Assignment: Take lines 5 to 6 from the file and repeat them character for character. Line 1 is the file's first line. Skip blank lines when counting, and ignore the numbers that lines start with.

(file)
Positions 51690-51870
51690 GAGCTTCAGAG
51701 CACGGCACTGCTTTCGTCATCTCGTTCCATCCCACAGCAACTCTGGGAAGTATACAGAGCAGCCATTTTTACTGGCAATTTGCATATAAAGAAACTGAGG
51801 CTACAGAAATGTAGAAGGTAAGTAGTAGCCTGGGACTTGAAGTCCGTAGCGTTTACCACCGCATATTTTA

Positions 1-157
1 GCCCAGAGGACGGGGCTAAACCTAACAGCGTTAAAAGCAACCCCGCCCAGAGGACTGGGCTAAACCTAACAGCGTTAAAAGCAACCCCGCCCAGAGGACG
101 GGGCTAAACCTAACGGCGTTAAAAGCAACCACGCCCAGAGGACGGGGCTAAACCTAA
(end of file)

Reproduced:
Positions 1-157
1 GCCCAGAGGACGGGGCTAAACCTAACAGCGTTAAAAGCAACCCCGCCCAGAGGACTGGGCTAAACCTAACAGCGTTAAAAGCAACCCCGCCCAGAGGACG